The stock price of Apollo Hospitals Enterprise Ltd (AHEL) saw a 6.40 per cent decline on Tuesday following reports alleging a de-merger of pharmacy business by the company might hurt its minority shareholders. The company refuted the allegations and said value accretion from growth of the standalone pharmacy business, the front end of which was now undergoing a de-merger process, would "create significant value for AHEL shareholders."
It added that an eventual merger of Keimed — the pharmaceutical distribution company from which Apollo Pharmacy has been purchasing medicines and in which the promoters of Apollo Hospital Group held a stake — with the de-merged entity, Apollo Pharmacies Ltd, was never envisaged. Purchasing from the distribution firm had helped it achieve 2-3 per cent incremental margins as it was passed on from them to AHEL.
The company was responding to social media reports that the deal, announced last November, looks more like a parking exercise than a clean de-merger and it would hurt the pharmacy vision and minority shareholders. It has also made references to Apollo Pharmacy buying majority of its stocks from Keimed, which is connected to the promoters.
On Tuesday, the stock price of AHEL came down Rs 97.80 by the end of the day to Rs 1,430.85 per share.
"We fully and categorically reject the misconceptions and incorrect conclusions about the intent behind the pharmacy de-merger, circulating on social media," said the company. The structure is to create a platform to execute an omni-channel strategy for its pharmacy business, and is a first step in a multi-year journey of unlocking value for the shareholders. The restructuring allows the Standalone Pharmacies to be housed in a regulatory compliant structure and a full de-merger or any other structure different from this would not have enabled the company to achieve the regulatory compliance.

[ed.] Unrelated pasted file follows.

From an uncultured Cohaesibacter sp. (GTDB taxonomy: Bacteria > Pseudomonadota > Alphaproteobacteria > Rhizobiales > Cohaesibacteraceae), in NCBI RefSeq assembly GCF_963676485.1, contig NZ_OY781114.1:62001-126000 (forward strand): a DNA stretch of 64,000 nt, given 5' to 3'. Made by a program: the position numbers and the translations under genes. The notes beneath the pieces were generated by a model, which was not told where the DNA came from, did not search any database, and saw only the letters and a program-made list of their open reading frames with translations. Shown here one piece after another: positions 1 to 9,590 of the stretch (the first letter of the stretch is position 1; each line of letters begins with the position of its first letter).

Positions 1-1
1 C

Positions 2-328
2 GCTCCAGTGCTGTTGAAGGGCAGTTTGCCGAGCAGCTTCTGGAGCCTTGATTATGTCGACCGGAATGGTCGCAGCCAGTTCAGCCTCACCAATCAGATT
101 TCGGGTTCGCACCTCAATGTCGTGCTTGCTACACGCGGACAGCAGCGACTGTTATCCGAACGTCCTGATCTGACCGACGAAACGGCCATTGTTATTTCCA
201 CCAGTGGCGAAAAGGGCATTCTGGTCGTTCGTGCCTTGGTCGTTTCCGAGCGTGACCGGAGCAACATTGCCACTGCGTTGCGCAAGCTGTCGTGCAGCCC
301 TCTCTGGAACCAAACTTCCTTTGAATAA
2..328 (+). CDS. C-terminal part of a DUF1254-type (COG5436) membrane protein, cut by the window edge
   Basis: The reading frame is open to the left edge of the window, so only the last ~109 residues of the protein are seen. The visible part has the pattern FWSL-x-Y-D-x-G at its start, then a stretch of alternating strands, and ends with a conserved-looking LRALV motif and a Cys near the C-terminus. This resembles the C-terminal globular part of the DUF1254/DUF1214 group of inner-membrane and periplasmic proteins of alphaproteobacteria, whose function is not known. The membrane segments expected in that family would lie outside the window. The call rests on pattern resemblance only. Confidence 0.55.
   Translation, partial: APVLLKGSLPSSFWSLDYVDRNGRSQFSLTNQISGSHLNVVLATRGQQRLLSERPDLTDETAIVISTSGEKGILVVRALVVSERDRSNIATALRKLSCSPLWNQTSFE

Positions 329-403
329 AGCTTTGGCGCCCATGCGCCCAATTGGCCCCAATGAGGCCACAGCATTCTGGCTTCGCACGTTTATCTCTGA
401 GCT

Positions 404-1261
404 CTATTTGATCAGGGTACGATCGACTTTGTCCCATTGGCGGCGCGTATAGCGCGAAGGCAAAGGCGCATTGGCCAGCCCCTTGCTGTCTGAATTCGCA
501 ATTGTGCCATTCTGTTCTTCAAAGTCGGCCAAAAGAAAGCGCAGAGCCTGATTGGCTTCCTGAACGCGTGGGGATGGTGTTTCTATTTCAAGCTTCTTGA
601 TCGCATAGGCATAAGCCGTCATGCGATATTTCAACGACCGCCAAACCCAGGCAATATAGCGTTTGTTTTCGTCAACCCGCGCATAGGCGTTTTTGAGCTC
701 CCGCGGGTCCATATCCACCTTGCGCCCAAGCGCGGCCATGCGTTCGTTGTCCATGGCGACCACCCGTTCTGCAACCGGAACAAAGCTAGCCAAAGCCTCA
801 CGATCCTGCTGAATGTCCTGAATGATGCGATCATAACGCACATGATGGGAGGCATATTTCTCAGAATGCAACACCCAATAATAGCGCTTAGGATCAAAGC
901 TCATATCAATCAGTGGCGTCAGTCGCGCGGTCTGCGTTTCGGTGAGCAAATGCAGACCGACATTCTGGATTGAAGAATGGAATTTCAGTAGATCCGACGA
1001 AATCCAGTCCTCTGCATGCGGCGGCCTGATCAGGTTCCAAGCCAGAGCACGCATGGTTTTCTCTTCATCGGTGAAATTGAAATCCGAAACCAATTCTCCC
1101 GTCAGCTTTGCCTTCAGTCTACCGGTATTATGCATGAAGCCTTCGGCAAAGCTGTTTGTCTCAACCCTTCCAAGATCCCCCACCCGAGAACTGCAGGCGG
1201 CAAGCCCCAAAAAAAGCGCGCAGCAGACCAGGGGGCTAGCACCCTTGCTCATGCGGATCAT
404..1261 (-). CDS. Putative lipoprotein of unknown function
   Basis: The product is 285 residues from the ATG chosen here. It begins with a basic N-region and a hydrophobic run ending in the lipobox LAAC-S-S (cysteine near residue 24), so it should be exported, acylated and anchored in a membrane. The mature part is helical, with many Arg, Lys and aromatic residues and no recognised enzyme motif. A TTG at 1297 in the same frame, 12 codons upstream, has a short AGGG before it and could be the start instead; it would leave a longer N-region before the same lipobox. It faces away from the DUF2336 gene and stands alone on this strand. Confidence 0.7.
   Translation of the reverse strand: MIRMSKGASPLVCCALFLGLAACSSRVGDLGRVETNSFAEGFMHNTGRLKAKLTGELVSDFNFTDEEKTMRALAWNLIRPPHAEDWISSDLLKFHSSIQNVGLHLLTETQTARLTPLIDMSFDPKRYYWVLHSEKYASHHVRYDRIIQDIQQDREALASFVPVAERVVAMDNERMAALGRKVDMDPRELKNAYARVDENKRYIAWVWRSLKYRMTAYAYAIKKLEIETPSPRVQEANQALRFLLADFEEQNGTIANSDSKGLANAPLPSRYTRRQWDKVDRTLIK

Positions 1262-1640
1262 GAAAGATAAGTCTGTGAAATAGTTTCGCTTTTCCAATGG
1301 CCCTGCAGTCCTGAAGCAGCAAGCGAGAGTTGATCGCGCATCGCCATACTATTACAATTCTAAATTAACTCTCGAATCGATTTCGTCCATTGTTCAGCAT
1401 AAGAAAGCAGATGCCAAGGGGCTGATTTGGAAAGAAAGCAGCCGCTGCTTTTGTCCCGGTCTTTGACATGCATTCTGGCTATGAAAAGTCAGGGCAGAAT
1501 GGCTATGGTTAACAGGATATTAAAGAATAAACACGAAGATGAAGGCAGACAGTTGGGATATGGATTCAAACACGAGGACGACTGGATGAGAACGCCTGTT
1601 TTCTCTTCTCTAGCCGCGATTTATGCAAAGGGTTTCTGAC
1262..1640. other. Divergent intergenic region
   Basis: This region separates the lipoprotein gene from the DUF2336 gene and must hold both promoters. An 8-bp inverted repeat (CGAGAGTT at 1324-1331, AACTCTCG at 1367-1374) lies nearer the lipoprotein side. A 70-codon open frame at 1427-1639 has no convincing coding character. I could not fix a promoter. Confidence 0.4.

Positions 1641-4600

"Our strategic intent is clear – we are focused on growing to 5,000 stores, achieving Rs 10,000 crore in revenues, and increasing sales from private label products, improving EBITDA & ROI, while simultaneously building our digital play," it said. Keimed’s distribution business was established to ensure a high quality, dependable supply chain of drugs and consumables for hospitals in India.
The group has sold some of the shares of Keimed to Japanese firm Mitsui & Co. In partnership with Mitsui, Keimed has been pursuing its stated strategy of expanding its supply-chain network and distribution capabilities. Keimed’s dependence on Apollo Hospitals for its business is less than 50 per cent. Keimed transactions have been subject to related party review and testing by PwC, who have reaffirmed the arms’ length nature of the transactions, it said.
In November 2018, the company decided to segregate the front-end retail pharmacy business carried out in the standalone pharmacy segment into a separate company Apollo Pharmacies Ltd (APL), which will be a subsidiary of Apollo Medicals Pvt Ltd (AMPL). The proposal is undergoing regulatory process. The shareholding of AMPL will be held by Apollo Hospitals and certain identified investors including Jhelum Investment Fund I, Hemendra Kothari and ENAM Securities Pvt Let. These investors will hold around 74.5 per cent stake, while Apollo Hospitals will secure 25.5 per cent stake in AMPL.
Under the demerger terms, AHEL will be the exclusive supplier for APL under a long-term supplier agreement and AHEM will enter into a Brand Licensing Agreement with APL to licence the 'Apollo Pharmacy' brand to the frontend stores and online pharmacy operations, to further augment and strengthen the brand. Reportedly, AHEL has decided to transfer the business of the front-end retail pharmacy business to APL by way of slump sale for a sale consideration of Rs 527 crore.